The South Hall is open for business Tuesday - Sunday.

I had actually learned about the Market Lunch, located in the South Hall, on PBS years ago and was intrigued immediately. I learned that people start to line up at 7am (the shop opens at 8:30) to avoid the long line. They weren't kidding about the line! Vivian and I stood in line for ONE hour. Originally I was going to get the crab cake sandwich, but saw every other person ordering the Blue Bucks (aka blueberry pancakes) so I changed my mind. Luckily, we were in line before 12 noon so we got to order breakfast despite the fact that by the time we ordered, it was after 12:30pm.

The loooong line. In the middle, where people sitting, is the communal table for customers.

After an hour of standing in line, we finally got to sit down! My lunch included, 1) Blue Bucks, made with blueberries and buckwheat, 2) The Brick, fried egg with sausages on a lightly toasted bun, and 3) a side of potatoes. All for $12.03. I asked Vivian for .03 and the man behind the register said, "we don't do that around here." So, it was $12 even. :) Expensive, I know, but it was for the experience.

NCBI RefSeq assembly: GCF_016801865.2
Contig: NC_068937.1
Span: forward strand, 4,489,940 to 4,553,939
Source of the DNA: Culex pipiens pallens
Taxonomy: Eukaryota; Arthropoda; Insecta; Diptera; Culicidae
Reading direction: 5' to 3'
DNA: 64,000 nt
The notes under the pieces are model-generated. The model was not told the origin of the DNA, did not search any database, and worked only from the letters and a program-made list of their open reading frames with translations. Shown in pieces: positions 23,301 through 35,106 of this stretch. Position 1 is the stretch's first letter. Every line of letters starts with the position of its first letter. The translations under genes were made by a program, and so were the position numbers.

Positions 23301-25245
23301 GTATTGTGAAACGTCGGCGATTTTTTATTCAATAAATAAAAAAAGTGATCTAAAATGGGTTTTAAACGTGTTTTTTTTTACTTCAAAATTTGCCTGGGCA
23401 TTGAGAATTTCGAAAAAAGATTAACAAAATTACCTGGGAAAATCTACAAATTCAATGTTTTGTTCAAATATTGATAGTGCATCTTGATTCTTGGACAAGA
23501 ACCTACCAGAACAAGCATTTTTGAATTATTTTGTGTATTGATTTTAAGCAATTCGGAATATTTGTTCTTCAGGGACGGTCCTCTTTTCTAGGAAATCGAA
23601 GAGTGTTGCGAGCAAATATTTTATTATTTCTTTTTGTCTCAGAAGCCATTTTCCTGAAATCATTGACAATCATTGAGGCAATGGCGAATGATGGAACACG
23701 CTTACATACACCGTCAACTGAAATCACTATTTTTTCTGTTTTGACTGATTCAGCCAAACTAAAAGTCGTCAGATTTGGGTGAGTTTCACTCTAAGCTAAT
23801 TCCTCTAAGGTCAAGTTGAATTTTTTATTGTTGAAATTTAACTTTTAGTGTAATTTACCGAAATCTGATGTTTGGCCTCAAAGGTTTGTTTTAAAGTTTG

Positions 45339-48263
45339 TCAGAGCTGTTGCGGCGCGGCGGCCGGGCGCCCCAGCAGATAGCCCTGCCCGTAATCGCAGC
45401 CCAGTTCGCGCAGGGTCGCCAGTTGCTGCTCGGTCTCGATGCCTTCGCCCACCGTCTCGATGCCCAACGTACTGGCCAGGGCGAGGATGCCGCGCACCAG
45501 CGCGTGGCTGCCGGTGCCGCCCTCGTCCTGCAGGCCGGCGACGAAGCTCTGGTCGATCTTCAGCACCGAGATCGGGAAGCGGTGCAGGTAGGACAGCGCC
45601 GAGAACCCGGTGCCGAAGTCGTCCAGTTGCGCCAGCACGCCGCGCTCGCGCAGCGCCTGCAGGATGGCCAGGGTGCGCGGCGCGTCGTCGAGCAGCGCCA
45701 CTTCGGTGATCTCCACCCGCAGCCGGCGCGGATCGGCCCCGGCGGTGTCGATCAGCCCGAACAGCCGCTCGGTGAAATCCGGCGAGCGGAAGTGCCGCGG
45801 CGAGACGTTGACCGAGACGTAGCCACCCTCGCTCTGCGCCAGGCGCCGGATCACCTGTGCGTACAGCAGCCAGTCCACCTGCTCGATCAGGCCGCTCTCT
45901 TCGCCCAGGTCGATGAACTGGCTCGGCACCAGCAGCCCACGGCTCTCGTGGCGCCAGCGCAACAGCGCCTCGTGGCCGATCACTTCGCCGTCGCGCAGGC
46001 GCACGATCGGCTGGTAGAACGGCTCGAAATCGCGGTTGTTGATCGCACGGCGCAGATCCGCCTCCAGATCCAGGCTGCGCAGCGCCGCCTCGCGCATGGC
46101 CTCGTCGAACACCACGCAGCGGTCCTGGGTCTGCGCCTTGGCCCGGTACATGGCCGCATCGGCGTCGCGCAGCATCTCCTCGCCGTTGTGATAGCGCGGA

Sittin' at the communal table. It was way too much food. Even after splitting the Blue Bucks with Vivian, I still couldn't clean my plate. The Brick, I thought, was very good. The pancakes were so-so, but I am not a sweets person to begin with. Next time I will order from the lunch menu. The breakfast seems to be more popular though. The line got a lot shorter after they stopped serving breakfast.

I don't really have a lot to comment on the US Capitol tour. They took us to 2 rooms - The Rotunda and the National Statuary Hall - and called that a tour. Tour was an hour long, but a lot of it went to getting the group cleared to enter (ie, walking through a detector like the ones at airports).

Left - The Apotheosis of Washington inside the Capitol dome
Middle - The Rotunda: the heart of the capitol and serves no legislative function, it is a ceremonial center where state funerals have been held.
Right - National Statuary Hall: at one point in time, this Hall was used to sell livestock (per the tour guide), nowadays, it's just a place to hold statues.

Finally a picture together before we left DC for the day. Thanks for coming along, Vivian!


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Eastern Market
306 7th Street, SE.
Washington, DC 20003
(1 1/2 Blocks North of Eastern Market Metro on 7th Street)

[+/-] Extra Sugar!